full name / name of organization:
Geometer seeks writers of all disciplines interested in articulating their
speciality for a broad but intelligent audience. We welcome historians
interrogating the forgotten or obscured, biologists and neuroscientists
with an eye for the cultural ramifications of their fields, architects and
planners, geologists, musicians, film makers and artists of all kinds.
www.geometer.org.uk is a new non-commercial cultural magazine dedicated to
publishing interesting work in any format, including poetry, prose, essay,
fiction, critique and profile, art, photography and music.
Our aim is to create a place for cultural and intellectual life outside of
academia, outside of the commercial, and outside of the ever-proliferating
range of narrow specialisations in the arts and sciences.
Named for the geometer moth* whose caterpillar, lacking the means to crawl
appears to measure the world by the iterations of its forward movement, we
take our direction from our namesake and from the many other associations
of our name. We value subjective precision, earthbound ambition, and an
empiricism grounded in the surfaces of contact between ourselves and the
Current and forthcoming articles include:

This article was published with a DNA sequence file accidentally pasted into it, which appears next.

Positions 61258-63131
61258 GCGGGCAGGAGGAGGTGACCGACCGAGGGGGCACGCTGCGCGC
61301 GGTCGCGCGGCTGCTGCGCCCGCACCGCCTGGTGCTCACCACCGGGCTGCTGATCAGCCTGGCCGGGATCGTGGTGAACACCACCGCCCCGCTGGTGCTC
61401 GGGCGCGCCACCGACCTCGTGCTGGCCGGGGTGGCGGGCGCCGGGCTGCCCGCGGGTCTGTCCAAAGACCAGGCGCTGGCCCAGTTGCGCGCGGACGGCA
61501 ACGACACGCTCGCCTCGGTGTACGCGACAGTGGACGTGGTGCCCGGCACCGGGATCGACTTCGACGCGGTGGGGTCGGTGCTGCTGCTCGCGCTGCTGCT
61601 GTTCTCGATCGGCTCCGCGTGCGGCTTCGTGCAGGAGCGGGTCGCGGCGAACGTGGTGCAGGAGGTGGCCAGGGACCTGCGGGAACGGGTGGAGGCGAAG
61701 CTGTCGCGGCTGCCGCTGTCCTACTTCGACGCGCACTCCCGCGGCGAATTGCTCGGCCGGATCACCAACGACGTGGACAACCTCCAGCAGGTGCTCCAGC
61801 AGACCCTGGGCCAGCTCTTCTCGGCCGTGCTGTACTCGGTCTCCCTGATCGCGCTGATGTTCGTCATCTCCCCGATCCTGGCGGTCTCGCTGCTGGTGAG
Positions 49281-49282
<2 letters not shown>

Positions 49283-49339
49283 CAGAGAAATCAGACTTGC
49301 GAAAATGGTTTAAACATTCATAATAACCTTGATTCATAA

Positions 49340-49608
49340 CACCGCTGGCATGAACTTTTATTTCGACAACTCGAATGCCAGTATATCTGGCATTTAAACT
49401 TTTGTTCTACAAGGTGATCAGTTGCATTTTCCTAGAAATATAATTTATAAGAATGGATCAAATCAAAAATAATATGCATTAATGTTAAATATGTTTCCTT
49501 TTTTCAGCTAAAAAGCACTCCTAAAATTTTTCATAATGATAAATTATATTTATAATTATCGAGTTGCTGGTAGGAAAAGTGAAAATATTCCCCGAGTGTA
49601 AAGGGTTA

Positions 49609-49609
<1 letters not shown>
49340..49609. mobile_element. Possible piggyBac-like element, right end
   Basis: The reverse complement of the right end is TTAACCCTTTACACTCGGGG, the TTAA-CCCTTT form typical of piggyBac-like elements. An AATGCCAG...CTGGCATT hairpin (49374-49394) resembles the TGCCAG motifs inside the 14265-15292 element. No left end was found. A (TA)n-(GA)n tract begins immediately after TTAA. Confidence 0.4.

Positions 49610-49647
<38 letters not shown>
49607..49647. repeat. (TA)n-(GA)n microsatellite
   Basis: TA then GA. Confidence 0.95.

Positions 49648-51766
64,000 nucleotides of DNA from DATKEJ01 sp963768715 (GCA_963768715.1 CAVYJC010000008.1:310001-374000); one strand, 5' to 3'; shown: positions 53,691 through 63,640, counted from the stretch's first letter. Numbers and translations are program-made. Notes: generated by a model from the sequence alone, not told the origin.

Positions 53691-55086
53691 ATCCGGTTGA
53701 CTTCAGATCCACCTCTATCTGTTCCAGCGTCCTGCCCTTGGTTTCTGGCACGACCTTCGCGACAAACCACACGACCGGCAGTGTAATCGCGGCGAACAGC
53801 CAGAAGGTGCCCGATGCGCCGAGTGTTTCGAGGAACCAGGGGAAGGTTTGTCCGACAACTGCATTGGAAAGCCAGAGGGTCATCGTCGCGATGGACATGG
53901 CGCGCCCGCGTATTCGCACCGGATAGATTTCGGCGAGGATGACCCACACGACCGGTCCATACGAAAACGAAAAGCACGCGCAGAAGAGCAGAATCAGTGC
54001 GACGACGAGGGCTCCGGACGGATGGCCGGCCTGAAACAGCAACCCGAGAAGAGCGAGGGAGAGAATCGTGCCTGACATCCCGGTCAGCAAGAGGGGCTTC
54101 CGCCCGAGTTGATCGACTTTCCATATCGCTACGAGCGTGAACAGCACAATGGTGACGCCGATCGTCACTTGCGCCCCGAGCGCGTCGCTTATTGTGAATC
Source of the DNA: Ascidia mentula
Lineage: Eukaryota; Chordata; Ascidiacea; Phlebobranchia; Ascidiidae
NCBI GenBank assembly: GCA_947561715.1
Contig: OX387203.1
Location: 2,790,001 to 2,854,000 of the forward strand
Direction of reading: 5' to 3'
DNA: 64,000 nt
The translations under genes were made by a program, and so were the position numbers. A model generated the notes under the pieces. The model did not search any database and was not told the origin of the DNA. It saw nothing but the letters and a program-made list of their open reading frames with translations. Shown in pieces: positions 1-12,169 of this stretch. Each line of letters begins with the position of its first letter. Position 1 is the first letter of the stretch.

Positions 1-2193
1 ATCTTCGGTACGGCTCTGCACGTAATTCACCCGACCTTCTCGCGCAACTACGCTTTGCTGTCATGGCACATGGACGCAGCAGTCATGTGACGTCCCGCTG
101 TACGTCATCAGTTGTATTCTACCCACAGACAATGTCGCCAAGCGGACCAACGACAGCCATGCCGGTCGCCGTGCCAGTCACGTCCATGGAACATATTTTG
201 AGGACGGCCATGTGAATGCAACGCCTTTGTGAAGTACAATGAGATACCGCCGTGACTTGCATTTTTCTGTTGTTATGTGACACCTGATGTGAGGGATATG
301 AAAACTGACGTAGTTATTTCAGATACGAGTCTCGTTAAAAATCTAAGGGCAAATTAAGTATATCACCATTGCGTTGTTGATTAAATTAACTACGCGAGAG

* James Byrne (editor of The Wolf) talks about the state of
contemporary poetry in Britain and beyond
* Glenn Gould and the Idea of North
* Peter Philpot profiles the poet Paul Holman
* Zero Sum: How We Came to Distrust the Modern
* 'Tears in a Monsoon': Lil Wayne, Girl Talk and the Paradox of Choice
* A profile of musician, producer and sound artist Will Turner Duffin
Geometer invites submissions of critical essays as well as creative pieces.
Send an outline of your idea to editors_at_geometer.org.uk
Geometer is an independent and non-commercial enterprise.
*Over 300 varieties of geometer moth occur in the British Isles, 26,000
worldwide. The family name geometer, meaning literally 'earth-measurer',
refers to the method of locomotion of its caterpillars, which lack the
means to crawl. Instead the geometer caterpillar grasps the ground ahead
with its forelegs, and by drawing up its hind end and arching its body,
grips an adjacent point with its hind legs before propelling itself
forward, reaching out to clasp a more distant point. In this way it appears
that the caterpillar measures the earth by iterations of this same
movement, using the length of its own body as its basic unit of measurement.
Geometer invites submissions of creative work and essays. Send an outline
of your idea to editors_at_geometer.org.uk
Subscribe to our Newsletter: www.geometer.org.uk/subscribe.html
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Received on Fri Oct 24 2008 - 09:28:40 EDT